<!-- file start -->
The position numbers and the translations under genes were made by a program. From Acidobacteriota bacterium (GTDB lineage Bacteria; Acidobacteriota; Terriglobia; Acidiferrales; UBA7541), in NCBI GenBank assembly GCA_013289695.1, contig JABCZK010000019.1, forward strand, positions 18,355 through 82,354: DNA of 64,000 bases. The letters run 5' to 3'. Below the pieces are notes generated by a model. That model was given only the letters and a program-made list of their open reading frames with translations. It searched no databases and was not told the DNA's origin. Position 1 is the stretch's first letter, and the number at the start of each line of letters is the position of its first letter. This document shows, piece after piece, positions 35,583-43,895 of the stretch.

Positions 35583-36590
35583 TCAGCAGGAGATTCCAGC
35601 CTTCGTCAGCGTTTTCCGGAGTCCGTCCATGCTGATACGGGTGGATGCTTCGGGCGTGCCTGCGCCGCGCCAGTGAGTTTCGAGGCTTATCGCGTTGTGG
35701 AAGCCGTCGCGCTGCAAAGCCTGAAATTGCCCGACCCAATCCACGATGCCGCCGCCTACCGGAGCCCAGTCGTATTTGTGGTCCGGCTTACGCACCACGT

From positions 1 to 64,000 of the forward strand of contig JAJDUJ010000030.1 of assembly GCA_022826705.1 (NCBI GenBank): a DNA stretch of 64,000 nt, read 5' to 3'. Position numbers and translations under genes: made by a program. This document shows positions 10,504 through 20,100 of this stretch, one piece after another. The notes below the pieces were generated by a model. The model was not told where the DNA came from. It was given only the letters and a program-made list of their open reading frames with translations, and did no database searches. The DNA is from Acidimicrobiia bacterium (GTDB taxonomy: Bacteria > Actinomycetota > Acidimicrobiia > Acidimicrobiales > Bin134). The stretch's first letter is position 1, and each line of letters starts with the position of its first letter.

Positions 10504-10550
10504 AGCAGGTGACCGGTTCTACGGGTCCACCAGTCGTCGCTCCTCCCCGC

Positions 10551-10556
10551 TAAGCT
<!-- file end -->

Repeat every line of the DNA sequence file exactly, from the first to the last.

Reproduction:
The position numbers and the translations under genes were made by a program. From Acidobacteriota bacterium (GTDB lineage Bacteria; Acidobacteriota; Terriglobia; Acidiferrales; UBA7541), in NCBI GenBank assembly GCA_013289695.1, contig JABCZK010000019.1, forward strand, positions 18,355 through 82,354: DNA of 64,000 bases. The letters run 5' to 3'. Below the pieces are notes generated by a model. That model was given only the letters and a program-made list of their open reading frames with translations. It searched no databases and was not told the DNA's origin. Position 1 is the stretch's first letter, and the number at the start of each line of letters is the position of its first letter. This document shows, piece after piece, positions 35,583-43,895 of the stretch.

Positions 35583-36590
35583 TCAGCAGGAGATTCCAGC
35601 CTTCGTCAGCGTTTTCCGGAGTCCGTCCATGCTGATACGGGTGGATGCTTCGGGCGTGCCTGCGCCGCGCCAGTGAGTTTCGAGGCTTATCGCGTTGTGG
35701 AAGCCGTCGCGCTGCAAAGCCTGAAATTGCCCGACCCAATCCACGATGCCGCCGCCTACCGGAGCCCAGTCGTATTTGTGGTCCGGCTTACGCACCACGT

From positions 1 to 64,000 of the forward strand of contig JAJDUJ010000030.1 of assembly GCA_022826705.1 (NCBI GenBank): a DNA stretch of 64,000 nt, read 5' to 3'. Position numbers and translations under genes: made by a program. This document shows positions 10,504 through 20,100 of this stretch, one piece after another. The notes below the pieces were generated by a model. The model was not told where the DNA came from. It was given only the letters and a program-made list of their open reading frames with translations, and did no database searches. The DNA is from Acidimicrobiia bacterium (GTDB taxonomy: Bacteria > Actinomycetota > Acidimicrobiia > Acidimicrobiales > Bin134). The stretch's first letter is position 1, and each line of letters starts with the position of its first letter.

Positions 10504-10550
10504 AGCAGGTGACCGGTTCTACGGGTCCACCAGTCGTCGCTCCTCCCCGC

Positions 10551-10556
10551 TAAGCT